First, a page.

Create "recipes" of job roles

Look to the future

IRB offices seeking to create a sustainable leadership role might need to re-organize, examining their current processes and culture, experts suggest.

"Too often you hear the story of an institution where the IRB administrator moves along or passes away or retires, and there's nothing left in terms of a roadmap, and there's no one who has been trained to do things that go beyond running the IRB," says Yvonne Higgins, CIP, director of quality management at Copernicus Group Institutional Review Board in Durham, NC.

"You have to make a detailed roadmap with defined processes of how to do things," Higgins says.

"If it's the recipe of how to do the minutes, then someone can at least follow the recipe," she adds. "Too often IRBs don't have defined processes written down that are accessible to everyone."

A good place to start is to take a look at the direction the office is heading if current staffing trends continue. Then work with staff and institutional leaders to create a model that will improve leadership succession, reduce staff turnover, and improve quality.

"We were seeing some trends in turnover in 2008, and we wanted to regroup," says Karen Hansen, director of the institutional review office at Fred Hutchinson Cancer Research Center in Seattle.

After the organization received accreditation, it appeared to be an opportune moment to make further long-term improvements, so Fred Hutchinson Cancer Research Center brought in a consultant to assist with this work.

The IRB had an informal system that had grown from a small group of people. IRB staff experienced increasing workload pressure and organizational issues, says Dan Oestreich, MA, principal with Oestreich Associates in Renton, WA.

Oestreich worked with the IRB office for about six months and helped identify work logjams.

"People were unclear about their jobs and roles," he recalls.

This seemed to be a good place to start, so Oestreich met with staff to discuss their roles and job descriptions.

"It's not so much a formal job description as a role description," he explains. "This is less about the tasks and assignments as it is about the expectations placed on specific positions, including quantitative and qualitative expectations of how well this is going to be done."

For example, the role description for the position of operations manager might include five major areas of expected excellence. This description might include specifics, such as having the person manage three IRB meetings per month and making sure analysts are supported in their conduct, Hansen says.

"We focus on what does it mean to provide support," Oestreich says. "Do board members feel their relationship is highly cooperative and collaborative? Do they get adequate warning of new development? Do analysts feel they are getting adequate guidance about how to do their work?"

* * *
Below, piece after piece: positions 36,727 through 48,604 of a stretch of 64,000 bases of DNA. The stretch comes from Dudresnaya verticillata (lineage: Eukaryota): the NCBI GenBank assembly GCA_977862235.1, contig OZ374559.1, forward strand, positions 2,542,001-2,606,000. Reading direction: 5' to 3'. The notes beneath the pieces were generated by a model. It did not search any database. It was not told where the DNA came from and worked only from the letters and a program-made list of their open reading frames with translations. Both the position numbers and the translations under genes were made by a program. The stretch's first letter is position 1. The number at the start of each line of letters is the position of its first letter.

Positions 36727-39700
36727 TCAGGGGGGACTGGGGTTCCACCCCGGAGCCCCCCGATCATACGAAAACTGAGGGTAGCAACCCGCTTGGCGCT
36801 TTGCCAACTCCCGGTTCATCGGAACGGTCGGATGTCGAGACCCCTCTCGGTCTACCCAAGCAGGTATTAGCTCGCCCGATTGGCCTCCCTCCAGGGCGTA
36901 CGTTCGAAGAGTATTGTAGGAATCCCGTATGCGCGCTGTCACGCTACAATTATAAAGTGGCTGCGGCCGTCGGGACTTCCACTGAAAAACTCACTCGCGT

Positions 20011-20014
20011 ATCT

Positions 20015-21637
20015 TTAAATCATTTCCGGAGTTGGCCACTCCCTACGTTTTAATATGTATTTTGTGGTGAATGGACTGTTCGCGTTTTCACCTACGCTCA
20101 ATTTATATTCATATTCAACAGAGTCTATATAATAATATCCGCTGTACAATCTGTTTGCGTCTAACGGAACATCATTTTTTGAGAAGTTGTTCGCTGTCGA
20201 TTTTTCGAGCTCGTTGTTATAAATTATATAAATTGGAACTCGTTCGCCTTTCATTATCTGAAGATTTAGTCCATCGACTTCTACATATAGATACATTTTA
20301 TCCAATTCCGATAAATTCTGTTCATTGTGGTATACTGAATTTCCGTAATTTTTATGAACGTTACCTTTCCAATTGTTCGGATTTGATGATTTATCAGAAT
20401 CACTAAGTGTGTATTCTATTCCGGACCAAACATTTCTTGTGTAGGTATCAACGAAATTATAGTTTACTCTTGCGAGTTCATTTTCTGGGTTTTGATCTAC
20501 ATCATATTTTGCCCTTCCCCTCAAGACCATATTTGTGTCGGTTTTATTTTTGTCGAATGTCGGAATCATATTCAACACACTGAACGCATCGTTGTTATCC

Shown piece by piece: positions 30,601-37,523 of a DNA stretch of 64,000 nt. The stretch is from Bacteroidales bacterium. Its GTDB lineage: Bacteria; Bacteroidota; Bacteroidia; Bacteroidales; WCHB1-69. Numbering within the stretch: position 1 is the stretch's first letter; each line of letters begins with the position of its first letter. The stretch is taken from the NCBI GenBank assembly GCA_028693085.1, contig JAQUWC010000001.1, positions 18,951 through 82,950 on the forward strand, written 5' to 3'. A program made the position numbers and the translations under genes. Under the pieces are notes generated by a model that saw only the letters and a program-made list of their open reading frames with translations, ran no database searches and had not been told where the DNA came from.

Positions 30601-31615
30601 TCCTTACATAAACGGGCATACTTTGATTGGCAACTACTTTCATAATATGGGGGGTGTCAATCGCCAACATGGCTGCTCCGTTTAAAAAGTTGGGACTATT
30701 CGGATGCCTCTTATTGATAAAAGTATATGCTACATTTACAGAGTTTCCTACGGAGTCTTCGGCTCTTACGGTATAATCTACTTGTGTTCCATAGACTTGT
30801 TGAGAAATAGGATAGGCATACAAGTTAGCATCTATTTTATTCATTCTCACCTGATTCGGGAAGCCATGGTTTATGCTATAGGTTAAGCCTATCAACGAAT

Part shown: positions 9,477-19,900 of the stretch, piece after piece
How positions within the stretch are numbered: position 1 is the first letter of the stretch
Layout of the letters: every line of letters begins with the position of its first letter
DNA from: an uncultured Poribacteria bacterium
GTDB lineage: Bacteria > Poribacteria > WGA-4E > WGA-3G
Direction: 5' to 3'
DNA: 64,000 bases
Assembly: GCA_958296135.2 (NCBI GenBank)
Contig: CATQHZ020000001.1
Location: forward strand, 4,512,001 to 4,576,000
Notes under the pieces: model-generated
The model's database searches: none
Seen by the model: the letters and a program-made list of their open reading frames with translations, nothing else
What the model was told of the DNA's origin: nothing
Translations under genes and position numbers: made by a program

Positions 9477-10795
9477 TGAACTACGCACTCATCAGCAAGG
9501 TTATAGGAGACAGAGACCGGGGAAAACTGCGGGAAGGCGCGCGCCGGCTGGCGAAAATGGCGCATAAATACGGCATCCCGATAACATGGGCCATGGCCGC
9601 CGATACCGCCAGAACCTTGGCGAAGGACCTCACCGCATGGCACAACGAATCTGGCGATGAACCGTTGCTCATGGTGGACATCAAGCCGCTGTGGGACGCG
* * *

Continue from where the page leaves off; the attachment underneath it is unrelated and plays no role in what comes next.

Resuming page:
Descriptions can be expansive while including specific goals. For instance, the description of the assistant director position includes these items:

— effective management of the center's institutional review office (IRO);

— full awareness of center's stakeholders;

— effective management of daily demands;

— effective management of day-to-day crises and high-demand situations;

— effective operation of IRB operations.

Each of these can be explained, as well.

"Take one example: effective management of day-to-day crises," Hansen says. "Was the center director calm under duress and using good judgment in managing crises?"

With Oestreich's guidance, the cancer center's leadership decided a structural workforce change also would be necessary.

"Staff members were concerned that workloads were not equal," Oestreich recalls. "Some were overwhelmed, and others did not have the same kind of volume."

Also, the office's overall volume of work was increasing. This pointed to a need to redistribute management efforts to better handle the workload, Hansen says.

"Formerly, we had a director and an assistant director as the main management leadership positions," she explains. "We decided to split the assistant director position into two jobs with one being an IRB operations manager position."

Now the management structure has greater depth.

"We have well-defined duties, and the organization's institutional review office is prepared for today and can effectively plan for the future," Hansen says.

Even small IRB offices can create sustainability and depth through encouraging staff to increase their skills and through cross-training, Hansen and Oestreich suggest.

"You can create new positions or create opportunities in current positions that allow people to move up and grow," Oestreich says.

"When you find little opportunities for people to learn higher-level work, then you begin to offer these," he adds. "Do this in a way that corresponds to what people say they want to be doing."